Robin Williams's widow revealed Tuesday that the late actor suffered from Lewy body dementia, a neurodegenerative disease that alters mood, movement and provokes hallucinations.
"It was not depression that killed Robin. Depression was one of let's call it 50 symptoms and it was a small one," Susan Schneider told People magazine.
Days after Williams's suicide August 11, 2014 at age 63, his wife said he had been struggling with Parkinson's disease, depression and anxiety.
It turns out he was suffering from a form of dementia that has Parkinson's like-symptom as well as visual hallucinations.
The first signs that something was wrong came in November 2013.
"They present themselves like a pinball machine," Schneider said. "You don't know exactly what you're looking at."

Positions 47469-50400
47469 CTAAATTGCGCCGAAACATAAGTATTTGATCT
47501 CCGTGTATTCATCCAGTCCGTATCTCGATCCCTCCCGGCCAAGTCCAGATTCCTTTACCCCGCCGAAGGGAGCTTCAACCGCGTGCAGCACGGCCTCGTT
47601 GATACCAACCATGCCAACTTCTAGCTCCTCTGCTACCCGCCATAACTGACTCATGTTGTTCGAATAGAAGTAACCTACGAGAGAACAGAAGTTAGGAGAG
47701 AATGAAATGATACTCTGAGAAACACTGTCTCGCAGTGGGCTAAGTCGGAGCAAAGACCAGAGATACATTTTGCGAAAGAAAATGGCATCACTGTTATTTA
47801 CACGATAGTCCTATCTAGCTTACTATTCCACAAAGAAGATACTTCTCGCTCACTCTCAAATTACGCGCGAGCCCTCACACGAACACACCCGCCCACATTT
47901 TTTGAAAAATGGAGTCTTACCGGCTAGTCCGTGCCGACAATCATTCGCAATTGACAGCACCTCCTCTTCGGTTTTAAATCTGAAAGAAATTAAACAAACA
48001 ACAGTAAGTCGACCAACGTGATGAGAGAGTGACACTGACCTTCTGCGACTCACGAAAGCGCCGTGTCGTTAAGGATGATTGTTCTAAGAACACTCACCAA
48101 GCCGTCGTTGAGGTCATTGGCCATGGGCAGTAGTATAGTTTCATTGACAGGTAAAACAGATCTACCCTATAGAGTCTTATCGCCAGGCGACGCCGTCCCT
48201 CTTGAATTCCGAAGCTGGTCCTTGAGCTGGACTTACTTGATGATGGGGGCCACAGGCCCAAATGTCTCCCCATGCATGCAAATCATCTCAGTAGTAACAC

His condition grew worse in the months before his death. Williams suffered anxiety attacks that caused him to become rigid and to misjudge distances.
On one occasion, Schneider found him with his muscles completely seized up and his head bleeding because he had hit a door.
Doctors performed hundreds of tests to try to figure out what was going on, but it wasn't until the results of Williams's autopsy came in that it was determined he was suffering from Lewy body dementia.
"We were living a nightmare," Schneider told ABC News.
She said Williams understood that he was losing his mind.
"He was keeping it together as best as he could, but the last month he could not. It's like the dam broke," she said.
US authorities said Williams, who won an Oscar in 1998 for "Good Will Hunting," died of asphyxiation. His assistant found him with a belt around his neck and cuts on his left wrist.
The night before his tragic demise, Schneider said he was calm. He entered her bedroom a couple of times, once with an iPad in hand.
"I thought, 'This is good,'" she said. They said good night. It was the last time she saw him alive.